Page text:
British stolen antiques fence sentenced

Philip Capewell will have around five years to think about what he’s done.

On April 25 an English judge sentenced the man for handling valuable antiques stolen from a couple, who was tied up in their country house, and threatened with various tortures like having thier fingernails pulled out if they didn’t tell the thieves where the valuable antiques were.

They did as any of us would have done when faced with such a thing; they told the thieves exactly where the antiques were.

Two other men were also found guilty of conspiring to handle stolen antiques, but not of the theft itself. I’m not exactly sure if anybody has been charged with the deed itself, because this article from the Midhurst and Petworth Observor is rather poorly written. I do hope, however, that someone pays for the heinous act of committing the crime itself.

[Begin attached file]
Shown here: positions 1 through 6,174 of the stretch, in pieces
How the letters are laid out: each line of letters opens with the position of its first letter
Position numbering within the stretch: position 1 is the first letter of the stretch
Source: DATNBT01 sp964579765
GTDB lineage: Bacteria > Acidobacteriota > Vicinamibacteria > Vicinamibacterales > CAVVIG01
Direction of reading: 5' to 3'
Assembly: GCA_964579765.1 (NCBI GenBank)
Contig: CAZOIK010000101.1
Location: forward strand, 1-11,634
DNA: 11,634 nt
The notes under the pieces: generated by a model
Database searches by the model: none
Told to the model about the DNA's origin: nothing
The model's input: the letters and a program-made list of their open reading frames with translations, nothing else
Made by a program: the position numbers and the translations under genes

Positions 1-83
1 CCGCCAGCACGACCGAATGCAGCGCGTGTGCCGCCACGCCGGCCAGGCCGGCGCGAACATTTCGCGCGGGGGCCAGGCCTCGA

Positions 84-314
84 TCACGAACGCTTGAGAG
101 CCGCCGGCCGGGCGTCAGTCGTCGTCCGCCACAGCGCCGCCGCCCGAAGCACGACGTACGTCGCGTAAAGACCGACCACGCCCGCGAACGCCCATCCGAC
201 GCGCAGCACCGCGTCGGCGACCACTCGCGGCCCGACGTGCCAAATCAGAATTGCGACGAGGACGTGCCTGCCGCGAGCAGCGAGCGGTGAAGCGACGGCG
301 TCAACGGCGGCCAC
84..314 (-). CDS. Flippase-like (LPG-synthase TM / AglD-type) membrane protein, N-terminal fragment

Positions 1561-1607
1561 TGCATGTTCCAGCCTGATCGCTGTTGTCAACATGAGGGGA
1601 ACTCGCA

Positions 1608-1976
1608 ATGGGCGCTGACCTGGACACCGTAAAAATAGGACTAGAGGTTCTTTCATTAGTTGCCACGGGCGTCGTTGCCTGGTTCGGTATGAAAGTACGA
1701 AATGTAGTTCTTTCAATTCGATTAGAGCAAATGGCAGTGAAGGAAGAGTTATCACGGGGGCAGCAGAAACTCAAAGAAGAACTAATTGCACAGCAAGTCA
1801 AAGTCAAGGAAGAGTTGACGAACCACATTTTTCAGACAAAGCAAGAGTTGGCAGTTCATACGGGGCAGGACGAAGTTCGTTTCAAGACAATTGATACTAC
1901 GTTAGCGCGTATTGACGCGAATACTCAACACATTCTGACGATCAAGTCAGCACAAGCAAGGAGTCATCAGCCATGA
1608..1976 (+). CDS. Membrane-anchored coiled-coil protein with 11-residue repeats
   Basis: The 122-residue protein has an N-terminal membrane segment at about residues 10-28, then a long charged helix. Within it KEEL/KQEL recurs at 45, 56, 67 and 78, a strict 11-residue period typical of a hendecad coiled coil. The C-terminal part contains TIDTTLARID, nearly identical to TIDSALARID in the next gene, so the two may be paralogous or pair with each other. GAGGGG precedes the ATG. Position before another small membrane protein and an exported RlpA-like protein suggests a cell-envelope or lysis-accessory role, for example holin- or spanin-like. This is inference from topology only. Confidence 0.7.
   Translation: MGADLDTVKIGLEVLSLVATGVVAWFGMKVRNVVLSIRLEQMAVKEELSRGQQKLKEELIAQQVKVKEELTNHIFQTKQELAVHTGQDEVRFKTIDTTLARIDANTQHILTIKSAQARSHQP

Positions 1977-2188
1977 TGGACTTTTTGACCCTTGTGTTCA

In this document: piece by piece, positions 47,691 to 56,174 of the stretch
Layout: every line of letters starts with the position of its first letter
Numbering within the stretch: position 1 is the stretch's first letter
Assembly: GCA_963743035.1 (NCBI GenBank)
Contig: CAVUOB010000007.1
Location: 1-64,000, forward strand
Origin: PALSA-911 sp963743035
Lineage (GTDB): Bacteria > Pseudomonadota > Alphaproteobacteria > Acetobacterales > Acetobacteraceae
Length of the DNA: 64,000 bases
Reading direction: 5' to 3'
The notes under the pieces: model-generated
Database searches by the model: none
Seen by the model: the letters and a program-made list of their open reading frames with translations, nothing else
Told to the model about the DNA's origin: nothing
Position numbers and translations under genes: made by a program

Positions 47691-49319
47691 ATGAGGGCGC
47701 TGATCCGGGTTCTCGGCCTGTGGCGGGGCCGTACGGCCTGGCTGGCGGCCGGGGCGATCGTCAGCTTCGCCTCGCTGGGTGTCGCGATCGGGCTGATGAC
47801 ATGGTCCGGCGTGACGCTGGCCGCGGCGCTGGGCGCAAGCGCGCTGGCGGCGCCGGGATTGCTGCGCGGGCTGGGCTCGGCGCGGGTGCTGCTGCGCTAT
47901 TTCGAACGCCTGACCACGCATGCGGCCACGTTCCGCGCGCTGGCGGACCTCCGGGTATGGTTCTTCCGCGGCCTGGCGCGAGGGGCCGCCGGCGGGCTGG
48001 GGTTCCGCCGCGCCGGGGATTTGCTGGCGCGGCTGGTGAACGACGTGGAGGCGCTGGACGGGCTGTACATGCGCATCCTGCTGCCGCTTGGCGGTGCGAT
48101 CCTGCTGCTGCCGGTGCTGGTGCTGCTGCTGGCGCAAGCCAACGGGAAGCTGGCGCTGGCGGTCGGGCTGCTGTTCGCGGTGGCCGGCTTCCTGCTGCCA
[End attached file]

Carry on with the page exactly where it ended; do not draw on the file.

This sentencing is a clear message at least to would be antique thieves and fences in England: You will do time if busted.

Capewell is in poor health, suffers from depression – and has a penchant for selling stolen goods. He’s a serial offender. I’m sorry for his health issues, but if you do the crime, you will do the time. Sorry. Them’s the breaks. Capewell evidently showed no remorse for his crimes, and in so doing gave the entire antiques community a black eye. I hope he uses his time to the truly reflect on how he’s wasted his life.